The deck is fabricated from a variety of steel sections, RSJ’s, I beams and special pre-fabricated sections.

    These are made into rectangular pallets and welded together then plated over to form the decks. During construction of the deck the production equipment is installed on the various decks. This has to be done in sequence as a lot of the electrical/ mechanical equipment and interconnecting pipework and HVAC is integral to the structure as different rooms and modules and compartments are fabricated.

    Once all the structural work is completed and the equipment installed, onshore commissioning can commence. This involves testing every electrical cable, hydrotesting the pipework, leak testing the HVAC system, running up motors, pumps and generation power units.

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    Installation of the Deck

    The deck is then put onto a barge and towed out to the jacket location. A heavy lift barge crane swings the deck over the jacket and both are welded together with great accuracy, a couple of mm between the mating faces being the norm.

    The offshore commissioning activities are carried out and eventually the final pipe in the reservoir perforated by small explosive charges. This allows the orderly high pressure flow of gas and fluids to come up the riser to the production manifolds.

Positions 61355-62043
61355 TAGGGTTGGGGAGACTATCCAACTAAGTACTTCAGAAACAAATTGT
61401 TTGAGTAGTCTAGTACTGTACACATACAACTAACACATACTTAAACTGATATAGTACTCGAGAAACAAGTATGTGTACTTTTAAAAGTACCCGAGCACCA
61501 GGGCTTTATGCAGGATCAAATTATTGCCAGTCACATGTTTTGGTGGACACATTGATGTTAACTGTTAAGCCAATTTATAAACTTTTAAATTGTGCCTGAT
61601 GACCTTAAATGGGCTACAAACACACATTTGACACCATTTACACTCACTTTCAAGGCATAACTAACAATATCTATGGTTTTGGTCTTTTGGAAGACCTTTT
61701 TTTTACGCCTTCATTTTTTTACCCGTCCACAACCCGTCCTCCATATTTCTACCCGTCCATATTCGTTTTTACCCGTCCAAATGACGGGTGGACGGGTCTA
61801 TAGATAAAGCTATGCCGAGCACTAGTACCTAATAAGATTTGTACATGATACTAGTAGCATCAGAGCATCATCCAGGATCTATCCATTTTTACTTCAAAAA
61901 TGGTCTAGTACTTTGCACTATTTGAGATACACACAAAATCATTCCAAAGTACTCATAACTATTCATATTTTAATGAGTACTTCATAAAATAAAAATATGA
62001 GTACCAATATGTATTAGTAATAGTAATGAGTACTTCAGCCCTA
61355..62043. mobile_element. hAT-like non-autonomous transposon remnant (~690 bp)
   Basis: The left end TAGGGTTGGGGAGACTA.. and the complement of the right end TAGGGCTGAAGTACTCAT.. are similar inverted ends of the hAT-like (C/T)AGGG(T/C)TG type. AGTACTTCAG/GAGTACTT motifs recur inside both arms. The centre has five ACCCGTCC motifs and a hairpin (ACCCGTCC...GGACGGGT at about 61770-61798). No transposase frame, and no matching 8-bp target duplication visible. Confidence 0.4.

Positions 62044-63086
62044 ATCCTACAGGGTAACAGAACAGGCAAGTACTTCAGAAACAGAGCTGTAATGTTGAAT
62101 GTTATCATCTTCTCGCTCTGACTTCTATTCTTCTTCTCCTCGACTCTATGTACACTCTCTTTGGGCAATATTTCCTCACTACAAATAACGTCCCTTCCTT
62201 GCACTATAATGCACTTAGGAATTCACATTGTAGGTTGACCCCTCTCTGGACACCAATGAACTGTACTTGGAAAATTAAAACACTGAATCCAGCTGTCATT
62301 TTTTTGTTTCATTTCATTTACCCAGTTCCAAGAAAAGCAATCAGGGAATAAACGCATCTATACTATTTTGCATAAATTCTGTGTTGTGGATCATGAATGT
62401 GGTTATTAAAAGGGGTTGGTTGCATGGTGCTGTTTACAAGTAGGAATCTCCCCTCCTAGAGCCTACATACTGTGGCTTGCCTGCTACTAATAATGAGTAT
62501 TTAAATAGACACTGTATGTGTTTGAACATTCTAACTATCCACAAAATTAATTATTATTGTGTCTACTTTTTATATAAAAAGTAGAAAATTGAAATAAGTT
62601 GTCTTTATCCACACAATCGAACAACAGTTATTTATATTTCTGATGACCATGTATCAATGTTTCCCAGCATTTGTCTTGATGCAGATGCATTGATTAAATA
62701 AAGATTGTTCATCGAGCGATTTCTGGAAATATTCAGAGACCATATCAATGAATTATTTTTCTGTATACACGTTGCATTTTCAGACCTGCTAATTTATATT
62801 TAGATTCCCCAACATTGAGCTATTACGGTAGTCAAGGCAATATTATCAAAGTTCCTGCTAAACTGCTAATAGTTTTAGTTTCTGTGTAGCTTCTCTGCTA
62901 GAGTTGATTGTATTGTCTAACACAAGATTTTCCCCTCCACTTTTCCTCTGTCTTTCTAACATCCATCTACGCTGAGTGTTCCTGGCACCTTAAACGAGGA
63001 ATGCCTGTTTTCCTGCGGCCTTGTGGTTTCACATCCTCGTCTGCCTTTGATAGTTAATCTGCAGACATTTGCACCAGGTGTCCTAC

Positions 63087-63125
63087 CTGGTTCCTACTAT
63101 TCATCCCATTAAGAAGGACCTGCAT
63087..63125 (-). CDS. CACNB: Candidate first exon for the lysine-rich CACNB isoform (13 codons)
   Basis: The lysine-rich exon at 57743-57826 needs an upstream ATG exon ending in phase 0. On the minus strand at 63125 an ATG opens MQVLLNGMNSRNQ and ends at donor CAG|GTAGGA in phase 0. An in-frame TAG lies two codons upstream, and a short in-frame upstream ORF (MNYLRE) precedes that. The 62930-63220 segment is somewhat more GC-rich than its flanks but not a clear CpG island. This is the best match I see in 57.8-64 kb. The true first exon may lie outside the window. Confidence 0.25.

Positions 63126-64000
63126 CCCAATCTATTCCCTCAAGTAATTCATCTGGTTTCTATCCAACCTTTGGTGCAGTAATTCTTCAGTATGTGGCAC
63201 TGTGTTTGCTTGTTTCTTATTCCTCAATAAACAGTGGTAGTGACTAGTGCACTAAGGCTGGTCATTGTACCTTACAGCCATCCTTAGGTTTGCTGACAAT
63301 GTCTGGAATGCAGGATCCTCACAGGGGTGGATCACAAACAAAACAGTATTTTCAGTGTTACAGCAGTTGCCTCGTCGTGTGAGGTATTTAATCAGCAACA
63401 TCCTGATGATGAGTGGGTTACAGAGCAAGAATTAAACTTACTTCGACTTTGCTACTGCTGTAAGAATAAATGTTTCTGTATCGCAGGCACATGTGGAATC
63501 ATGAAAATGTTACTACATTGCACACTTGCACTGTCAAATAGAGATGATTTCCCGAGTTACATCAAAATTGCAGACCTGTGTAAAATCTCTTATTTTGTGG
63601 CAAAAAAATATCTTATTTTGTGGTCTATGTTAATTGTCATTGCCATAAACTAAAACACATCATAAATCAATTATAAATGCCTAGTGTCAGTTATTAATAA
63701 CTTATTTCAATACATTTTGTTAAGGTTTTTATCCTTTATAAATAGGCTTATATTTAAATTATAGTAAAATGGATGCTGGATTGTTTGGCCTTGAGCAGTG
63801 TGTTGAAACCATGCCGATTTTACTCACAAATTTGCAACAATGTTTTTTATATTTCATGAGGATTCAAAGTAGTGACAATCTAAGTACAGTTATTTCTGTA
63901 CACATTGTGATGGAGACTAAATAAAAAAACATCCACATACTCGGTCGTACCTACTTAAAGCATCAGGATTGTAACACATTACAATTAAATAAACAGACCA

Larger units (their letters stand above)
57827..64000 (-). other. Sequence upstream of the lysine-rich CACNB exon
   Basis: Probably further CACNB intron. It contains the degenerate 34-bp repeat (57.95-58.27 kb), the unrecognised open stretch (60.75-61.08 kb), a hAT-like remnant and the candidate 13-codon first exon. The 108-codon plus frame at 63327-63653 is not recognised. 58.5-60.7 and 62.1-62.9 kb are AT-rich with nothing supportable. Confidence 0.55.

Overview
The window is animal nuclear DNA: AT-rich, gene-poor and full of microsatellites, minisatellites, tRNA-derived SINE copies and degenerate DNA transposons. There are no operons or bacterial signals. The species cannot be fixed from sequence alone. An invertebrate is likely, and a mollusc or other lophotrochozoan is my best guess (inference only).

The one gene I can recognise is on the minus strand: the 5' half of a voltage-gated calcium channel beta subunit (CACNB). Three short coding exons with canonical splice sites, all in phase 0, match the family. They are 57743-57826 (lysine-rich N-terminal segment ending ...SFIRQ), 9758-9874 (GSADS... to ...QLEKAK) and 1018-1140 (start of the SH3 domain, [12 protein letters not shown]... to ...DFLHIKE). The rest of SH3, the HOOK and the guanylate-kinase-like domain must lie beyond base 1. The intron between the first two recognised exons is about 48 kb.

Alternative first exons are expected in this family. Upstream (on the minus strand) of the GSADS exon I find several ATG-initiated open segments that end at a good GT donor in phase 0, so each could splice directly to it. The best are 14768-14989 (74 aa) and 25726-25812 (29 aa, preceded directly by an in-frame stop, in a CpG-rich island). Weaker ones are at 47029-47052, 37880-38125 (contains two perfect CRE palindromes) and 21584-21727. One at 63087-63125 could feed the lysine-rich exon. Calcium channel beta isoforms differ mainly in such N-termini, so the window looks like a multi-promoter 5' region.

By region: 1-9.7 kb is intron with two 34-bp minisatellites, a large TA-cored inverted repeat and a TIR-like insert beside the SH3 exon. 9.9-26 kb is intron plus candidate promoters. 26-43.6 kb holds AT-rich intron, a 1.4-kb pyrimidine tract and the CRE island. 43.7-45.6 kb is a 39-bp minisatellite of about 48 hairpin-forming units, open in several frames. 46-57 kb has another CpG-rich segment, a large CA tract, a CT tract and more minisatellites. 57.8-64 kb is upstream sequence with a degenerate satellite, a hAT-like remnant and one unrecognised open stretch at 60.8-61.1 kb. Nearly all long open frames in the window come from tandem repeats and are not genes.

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    Production Platform Oil & Gas Processing

    The production platform is installed over the wellhead and risers connected to the platform production manifolds.

    A mixture of gas, oil an water are forced up the risers from the reservoir into the high pressure (HP) and low pressure (LP) production manifolds. From the HP manifold the gas is directed to the HP Separator a thick walled vertical pressure vessel, where due to pressure difference the gas flashes off. From the LP manifold the low pressure gas, water and oil is directed to the LP Separator, another vertical pressure vessel where the oil is directed to heaters, water is separated out and sent to produced water system and any gas compressed and set to join the HP separator gas outlet.